The Big Twitch Under a Kimberley Moon

To: "birding-aus" <>
Subject: The Big Twitch Under a Kimberley Moon
From: "Sean Dooley" <>
Date: Sun, 8 Dec 2002 11:42:51 +0800
To get back to the West, I had to go via Ayers Rock and Alice Springs. On the last leg of the trip, turns out I had done law with the guy I was sitting next to. I didn't remember him- I suppose if I had turned up to classes his face may have rung a bell. His name was Tom Cannon and after working for the Aboriginal Legal Service in the Kimberley he had set up a private practice representing mainly Aboriginal clients in personal injury cases, earning him the nickname "Smash and Bash". On landing in Broome, he had to see a client who had injured his shoulder in a fall ( a whitefella would probably have been straight to the lawyer with a negligence claim, without "smash and bash" the blackfellas would remain ignorant of their rights) and as the battery in his video had gone flat, I offered my camera to film the interview and scene of the accident. The proprietors of the establishment must have been pooping themselves when they saw my big fat professional looking TV camera as I filmed this guy's story. I probably scared them into an early settlement.
I may have to engage Tom's services myself to compensate for the debacle that followed. Broome airport was being upgraded and so all flights had been going out of Curtain Airforce Base which suited me fine as I was in nearby Derby. But by the time I got back Broome Airport was open and I had to find a way to get to Derby to where my car was. This entailed a bus ride to Derby, but as Curtain is forty kilometres out of town, I had to stay the night in Derby and catch a taxi out there the next day. But on arriving at the airport , the gates were locked and I had to get the taxi to take me out to the caretaker's house on the base to have the carpark opened up. The whole deal (taxi, bus, extra night's accommodation) cost me an extra two hundred bucks- a very expensive Wheatear indeed.
And so it was into the Kimberley. Like Cape York, this is a truly remarkable area; hundreds of kilometres of unbroken woodlands to remind us of what we have lost down South. James Blundell had a song, "Kimberley Moon" and like most country songs, romanticises the countryside but I don't remember much reference in it to the exhausting heat and incessant flies and other bities. The Wet had not yet fully kicked in but spectacular lightning storms would roll in every afternoon occasionally dumping big loads of rain, but in a sporadic manner so that in some parts water lay all over the road whilst nearby areas remained dusty dry.
Despite the lack of monsoon onset, the road to Mitchell Falls had been closed, thereby denying me access to the prime area for Black Grasswren. It was always a gamble arriving in this part of the world so late in the season but it looks like it hadn't paid off. My only option for Black Grasswren now was to try at Mount Elizabeth Station, though Peter Lacey, the station owner, told me that no birders had been looking for the last couple of years.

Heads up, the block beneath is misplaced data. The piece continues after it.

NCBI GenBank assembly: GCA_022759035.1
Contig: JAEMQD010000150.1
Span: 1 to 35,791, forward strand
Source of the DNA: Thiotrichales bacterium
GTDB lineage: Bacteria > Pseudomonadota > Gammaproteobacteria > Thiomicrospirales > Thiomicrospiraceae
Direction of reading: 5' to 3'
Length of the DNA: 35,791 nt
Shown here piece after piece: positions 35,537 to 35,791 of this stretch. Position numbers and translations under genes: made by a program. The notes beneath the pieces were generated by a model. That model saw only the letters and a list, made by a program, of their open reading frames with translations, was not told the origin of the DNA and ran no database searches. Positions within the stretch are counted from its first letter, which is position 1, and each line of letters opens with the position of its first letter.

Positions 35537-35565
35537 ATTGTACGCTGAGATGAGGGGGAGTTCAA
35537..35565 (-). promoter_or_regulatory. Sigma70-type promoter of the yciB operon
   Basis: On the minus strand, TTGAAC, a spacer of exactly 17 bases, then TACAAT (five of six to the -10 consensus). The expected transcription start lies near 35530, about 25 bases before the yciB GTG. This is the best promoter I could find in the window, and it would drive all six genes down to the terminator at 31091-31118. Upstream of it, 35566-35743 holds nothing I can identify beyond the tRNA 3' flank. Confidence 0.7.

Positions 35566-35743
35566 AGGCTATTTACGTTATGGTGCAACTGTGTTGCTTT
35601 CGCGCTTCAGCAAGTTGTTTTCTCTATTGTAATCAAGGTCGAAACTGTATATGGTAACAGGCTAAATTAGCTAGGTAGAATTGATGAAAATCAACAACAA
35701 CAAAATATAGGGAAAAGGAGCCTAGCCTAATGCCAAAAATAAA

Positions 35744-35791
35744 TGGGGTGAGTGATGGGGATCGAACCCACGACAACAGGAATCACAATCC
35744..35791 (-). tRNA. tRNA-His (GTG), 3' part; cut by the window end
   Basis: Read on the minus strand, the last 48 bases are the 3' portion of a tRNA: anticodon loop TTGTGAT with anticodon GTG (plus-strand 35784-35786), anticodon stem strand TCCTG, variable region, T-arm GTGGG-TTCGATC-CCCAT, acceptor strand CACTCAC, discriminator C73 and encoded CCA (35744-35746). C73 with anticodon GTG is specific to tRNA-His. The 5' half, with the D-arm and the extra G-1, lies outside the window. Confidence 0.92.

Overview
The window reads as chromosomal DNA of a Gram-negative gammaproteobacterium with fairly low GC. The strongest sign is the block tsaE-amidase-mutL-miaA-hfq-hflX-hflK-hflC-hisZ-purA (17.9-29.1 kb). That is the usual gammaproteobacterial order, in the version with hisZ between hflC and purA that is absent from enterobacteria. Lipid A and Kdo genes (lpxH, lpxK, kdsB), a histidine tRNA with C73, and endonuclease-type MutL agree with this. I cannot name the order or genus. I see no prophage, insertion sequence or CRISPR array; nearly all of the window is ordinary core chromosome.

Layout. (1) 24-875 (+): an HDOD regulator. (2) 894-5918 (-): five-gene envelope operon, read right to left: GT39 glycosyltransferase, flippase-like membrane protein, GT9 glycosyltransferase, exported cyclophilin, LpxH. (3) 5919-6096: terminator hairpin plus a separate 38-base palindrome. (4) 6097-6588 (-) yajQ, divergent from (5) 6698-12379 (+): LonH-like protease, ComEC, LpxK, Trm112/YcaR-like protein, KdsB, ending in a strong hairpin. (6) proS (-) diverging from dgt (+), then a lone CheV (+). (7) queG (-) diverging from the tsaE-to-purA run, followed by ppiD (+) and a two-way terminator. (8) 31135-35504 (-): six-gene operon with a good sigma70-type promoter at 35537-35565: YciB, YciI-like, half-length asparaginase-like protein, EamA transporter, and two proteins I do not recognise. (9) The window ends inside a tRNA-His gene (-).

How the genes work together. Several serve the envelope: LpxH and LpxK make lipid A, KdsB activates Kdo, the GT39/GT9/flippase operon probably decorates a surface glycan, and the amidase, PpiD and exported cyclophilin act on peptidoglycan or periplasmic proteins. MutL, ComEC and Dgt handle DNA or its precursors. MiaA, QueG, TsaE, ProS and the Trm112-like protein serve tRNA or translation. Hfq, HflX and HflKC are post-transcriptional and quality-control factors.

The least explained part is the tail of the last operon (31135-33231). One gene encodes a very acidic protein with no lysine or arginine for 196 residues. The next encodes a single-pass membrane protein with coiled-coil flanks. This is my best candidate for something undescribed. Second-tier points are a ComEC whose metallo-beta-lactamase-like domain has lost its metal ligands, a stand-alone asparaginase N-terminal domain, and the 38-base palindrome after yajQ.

For two days I camped out at the sandstone outcrop where this outlying population were sometimes seen. For two days I scrambled across the rocks, dripping in sweat from the forty degree heat. For relief I could always swim the in the headwaters of the Drysdale River, but the water was so shallow, and the sun so fierce, that taking a plunge was akin to swimming in a kettle. The birding was pretty good though. Flocks of Varied Lorikeets flew overhead, but I failed to ever get a tickable view of them. Northern Rosella  was quite common and up in the escarpment I managed to add White-quilled Rock-Pigeon, Sandstone Shrike-thrush, White-lined Honeyeater and Green-backed Gerygone.
But no Grasswrens. The best I had to content myself with was one calling in the midst of a thick spinifex clump just metres from me. Or at least I think it did. I had been in the hot sun for hours and perhaps I was just hallucinating. I probably should have stayed out there another day but I had told the station owners I would be back after two days and didn't want them to trek the fifty bumpy kilometres out to the site thinking I was in trouble. And besides, they had told me that they had been getting Gouldian Finches near the homestead. An afternoon's searching failed to turn them up, but I did add Masked Finch, bird number 669.
My only hope for Black Grasswren was to charter a plane to Mitchell Falls. On arriving in Kununurra I checked out the possibility. It would cost me two thousand dollars. they would have to drop me at the airfield where I would then have to hike about sixteen kilometres up to the plateau in forty-one degree heat. Stay overnight, then hike back to the airfield to get picked up. Though I couldn't afford it, and would have been placing myself in a very risky situation, the decision not to go for it, sticks in my craw even now, two weeks later. This is the first land bird that I have gone for that I have undoubtedly dipped on. The birding around Kununurra and the Top End would have to pretty good to make up for it.
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